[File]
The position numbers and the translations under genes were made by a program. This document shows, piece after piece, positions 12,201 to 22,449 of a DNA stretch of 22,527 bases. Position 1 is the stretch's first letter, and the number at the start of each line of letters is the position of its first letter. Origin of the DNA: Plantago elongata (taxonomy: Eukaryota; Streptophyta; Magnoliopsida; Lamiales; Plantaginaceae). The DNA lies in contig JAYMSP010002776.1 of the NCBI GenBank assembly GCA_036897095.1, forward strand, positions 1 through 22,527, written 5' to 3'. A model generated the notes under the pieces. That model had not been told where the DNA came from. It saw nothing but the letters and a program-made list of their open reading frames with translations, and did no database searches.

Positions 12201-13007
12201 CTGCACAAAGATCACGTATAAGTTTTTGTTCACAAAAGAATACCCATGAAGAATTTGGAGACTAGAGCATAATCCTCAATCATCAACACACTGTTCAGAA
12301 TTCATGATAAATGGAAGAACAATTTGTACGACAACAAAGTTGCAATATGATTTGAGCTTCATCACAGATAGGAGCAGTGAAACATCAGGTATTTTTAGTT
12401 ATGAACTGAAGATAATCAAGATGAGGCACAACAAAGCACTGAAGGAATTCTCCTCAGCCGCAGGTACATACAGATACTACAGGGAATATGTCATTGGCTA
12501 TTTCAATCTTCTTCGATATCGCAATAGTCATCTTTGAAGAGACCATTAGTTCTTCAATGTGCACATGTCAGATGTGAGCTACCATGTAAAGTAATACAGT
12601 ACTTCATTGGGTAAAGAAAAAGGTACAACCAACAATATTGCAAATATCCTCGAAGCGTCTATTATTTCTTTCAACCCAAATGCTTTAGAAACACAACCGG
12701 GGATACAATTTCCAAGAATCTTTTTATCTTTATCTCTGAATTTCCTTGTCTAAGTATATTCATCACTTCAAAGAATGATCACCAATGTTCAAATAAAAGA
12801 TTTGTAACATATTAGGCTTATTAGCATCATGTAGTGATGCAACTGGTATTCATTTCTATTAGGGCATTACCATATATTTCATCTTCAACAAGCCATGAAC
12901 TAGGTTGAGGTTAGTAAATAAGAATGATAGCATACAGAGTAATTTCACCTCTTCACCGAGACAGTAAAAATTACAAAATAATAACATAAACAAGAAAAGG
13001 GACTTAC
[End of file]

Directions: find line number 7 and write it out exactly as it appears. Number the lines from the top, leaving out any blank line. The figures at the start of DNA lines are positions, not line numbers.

12601 ACTTCATTGGGTAAAGAAAAAGGTACAACCAACAATATTGCAAATATCCTCGAAGCGTCTATTATTTCTTTCAACCCAAATGCTTTAGAAACACAACCGG